Monday Kickstart (Part 2)

Compiled by the staff of TWMX

(This is Part 2 of 2. For Part 1, go here.)

We spotted this pair of all-new Alpinestar Tech 6 boots inside the Mach 1 Yamaha trailer. Sporting an completely redesigned look that includes big, easy-to-operate buckles, the boots felt super light and looked really modern. “They are super comfortable, said Mach 1 rider Eric Nye. “I used to wear the Tech 8, but when they gave me these to try out, I fell in love with them. Look for the new Tech 6 and an overhauled Tech 8 in the very near future. The TWMX crew is slated to visit the head cheese at Alpinestars later this week for a full tech briefing. Stay tuned…

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Check out this humongous header pipe on the Mach 1 Yamaha Y4Z450F of Heath Voss! For the third week in a row, Voss showed up with a new-and-improved GYT-R works exhaust on his thumper. If the header pipe gets any longer, it will have to wrap around to the left side of the bike first, like a two-stroke exhaust! “It makes the bike way easier to ride, said Voss, of the new pipe. “As crazy as it sounds, it slows the bike down a bit and makes it easier to hang on to in Supercross conditions.

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While drooling over Voss’ Tom Wallace-tuned Yamaha YZ450F, we also spotted a couple cables running from the carburetor to the airbox assembly, no doubt to secure the carburetor and to keep it from popping out of the intake. When you’re dealing with the severe impacts in Supercross, you can never be too careful. Word also has it that Voss is using a I-Cat on his race bike; that same product that TWMX gave a glowing product review to several weeks back on the web and in the latest magazine issue.

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Grip tape galore is starting to show up on the factory race bikes… This clear stuff on Chad Reed’s factory Yamaha YZ250 is a lot tricker than the black skateboard grip tape that continues to fail Garth in his outings at our local skate park, and it’s available from the guys at N-Style (661/294-1118). We were actually surprised to see tape on Reedy’s bike, especially considering the fact that he’s modeled his riding style after that of seven-time champ Jeremy McGrath. None of us can ever remember seeing grip tape on MC’s bikes… On another note; check out Reed’s Pro Taper-designed custom digits! As GuyB reported last week, the numbers on the factory Yamahas were actually copied from the custom rider handlebar pads from last season.

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At Anaheim 1, we spotted something pretty trick on Grant Langston‘s factory Red Bull/KTM 250SX, but as soon as we had snapped a photo of it, team manager Larry Brooks asked us to hold off on sharing it with our readers. Anyway, this weekend he said that the secret was out of the bag, so here it is. If you look closely at the photo of GL’s motor, KTM or Honda buffs should notice something immediately: an electronic power valve mechanism. See the two cables? Like the system that comes stock on the Honda CR250R, the power valve on Cool G’s bike is operated by the ignition. “It works great, Langston told us. “That helped the power come on smoother and more controllably, which in turn helped the way the bike handles, as well.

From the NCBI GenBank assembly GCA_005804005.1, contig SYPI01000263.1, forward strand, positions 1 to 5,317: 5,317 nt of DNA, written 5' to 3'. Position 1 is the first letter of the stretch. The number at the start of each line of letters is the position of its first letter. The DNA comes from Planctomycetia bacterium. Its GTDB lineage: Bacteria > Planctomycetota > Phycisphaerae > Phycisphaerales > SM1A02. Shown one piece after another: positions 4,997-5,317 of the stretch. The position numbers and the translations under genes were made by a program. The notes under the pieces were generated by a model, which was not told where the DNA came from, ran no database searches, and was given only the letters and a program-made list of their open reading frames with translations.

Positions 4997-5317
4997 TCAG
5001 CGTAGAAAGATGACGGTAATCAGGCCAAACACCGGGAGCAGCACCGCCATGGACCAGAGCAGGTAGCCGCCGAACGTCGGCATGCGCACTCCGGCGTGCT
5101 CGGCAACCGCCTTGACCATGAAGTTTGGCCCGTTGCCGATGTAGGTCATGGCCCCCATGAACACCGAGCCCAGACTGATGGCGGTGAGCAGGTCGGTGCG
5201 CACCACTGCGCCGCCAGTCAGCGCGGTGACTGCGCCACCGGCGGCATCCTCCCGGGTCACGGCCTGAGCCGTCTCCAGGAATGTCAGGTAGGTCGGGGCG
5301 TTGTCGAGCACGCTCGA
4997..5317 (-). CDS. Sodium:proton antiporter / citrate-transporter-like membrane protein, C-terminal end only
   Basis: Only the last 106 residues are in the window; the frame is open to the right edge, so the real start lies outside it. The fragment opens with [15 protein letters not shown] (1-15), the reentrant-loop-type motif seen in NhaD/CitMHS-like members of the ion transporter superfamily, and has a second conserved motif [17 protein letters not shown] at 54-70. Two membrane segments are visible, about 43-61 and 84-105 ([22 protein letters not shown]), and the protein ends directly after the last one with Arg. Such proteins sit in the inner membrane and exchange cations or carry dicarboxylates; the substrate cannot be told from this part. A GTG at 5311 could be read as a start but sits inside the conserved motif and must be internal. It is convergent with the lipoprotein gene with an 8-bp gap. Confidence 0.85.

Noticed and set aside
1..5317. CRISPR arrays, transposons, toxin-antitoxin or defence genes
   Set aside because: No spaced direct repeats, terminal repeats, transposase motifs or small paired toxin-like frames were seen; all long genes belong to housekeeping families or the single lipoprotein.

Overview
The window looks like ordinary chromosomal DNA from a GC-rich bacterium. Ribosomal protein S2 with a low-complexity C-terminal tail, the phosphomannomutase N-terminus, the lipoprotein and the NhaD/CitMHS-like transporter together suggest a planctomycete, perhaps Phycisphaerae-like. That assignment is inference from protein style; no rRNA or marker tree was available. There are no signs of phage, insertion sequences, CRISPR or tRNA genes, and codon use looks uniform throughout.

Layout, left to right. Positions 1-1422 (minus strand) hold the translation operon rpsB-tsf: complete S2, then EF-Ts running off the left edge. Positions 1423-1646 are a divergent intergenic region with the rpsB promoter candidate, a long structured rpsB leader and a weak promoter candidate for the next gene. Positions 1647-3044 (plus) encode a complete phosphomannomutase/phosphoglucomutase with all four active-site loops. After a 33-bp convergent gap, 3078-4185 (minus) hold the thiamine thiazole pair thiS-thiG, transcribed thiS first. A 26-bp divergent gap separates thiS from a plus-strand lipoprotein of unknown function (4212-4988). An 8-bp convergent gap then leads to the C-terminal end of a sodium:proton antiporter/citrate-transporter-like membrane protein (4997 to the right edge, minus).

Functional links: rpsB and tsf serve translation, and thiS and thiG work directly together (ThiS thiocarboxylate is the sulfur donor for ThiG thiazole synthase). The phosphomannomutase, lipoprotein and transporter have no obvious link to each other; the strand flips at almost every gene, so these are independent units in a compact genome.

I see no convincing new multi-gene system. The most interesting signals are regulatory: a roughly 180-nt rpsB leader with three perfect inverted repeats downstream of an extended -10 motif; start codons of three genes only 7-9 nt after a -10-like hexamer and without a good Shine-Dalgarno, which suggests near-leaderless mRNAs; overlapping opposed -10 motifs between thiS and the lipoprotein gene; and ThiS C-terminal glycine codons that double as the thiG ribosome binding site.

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Bob Smutz of Flyin’ Colors showed up at Edison Field withhis bitchin’ new HJC for Nathan Ramsey. This year, the trendiest new fad in helmet painting is the use of flat clear coat. Helmet manufacturers that are already producing lids with the dull finish include Troy Lee Designs, HLC, and now Fox Racing, who recently introduced a cool Carey Hart Replica.

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With all of the fuss made over last weekend’s Kevin Windham vs. David Vuillemin controversy, not much noise was made about the AMA docking privateer Greg Schnell five seconds in the 125cc final for jumping when the yellow caution lights were flashing. As a result of the penalty, GS dropped from sixth in the main event to seventh. “To be totally honest, I didn’t see the lights until it was way too late, said Schnell. “When you are racing, you come out of the corner charging hard, not looking up at the top of the jump. They need to add more of those lights at the base of the jump. When Swap snapped this shot, Schnell had just realized that he’s lost five seconds of his life!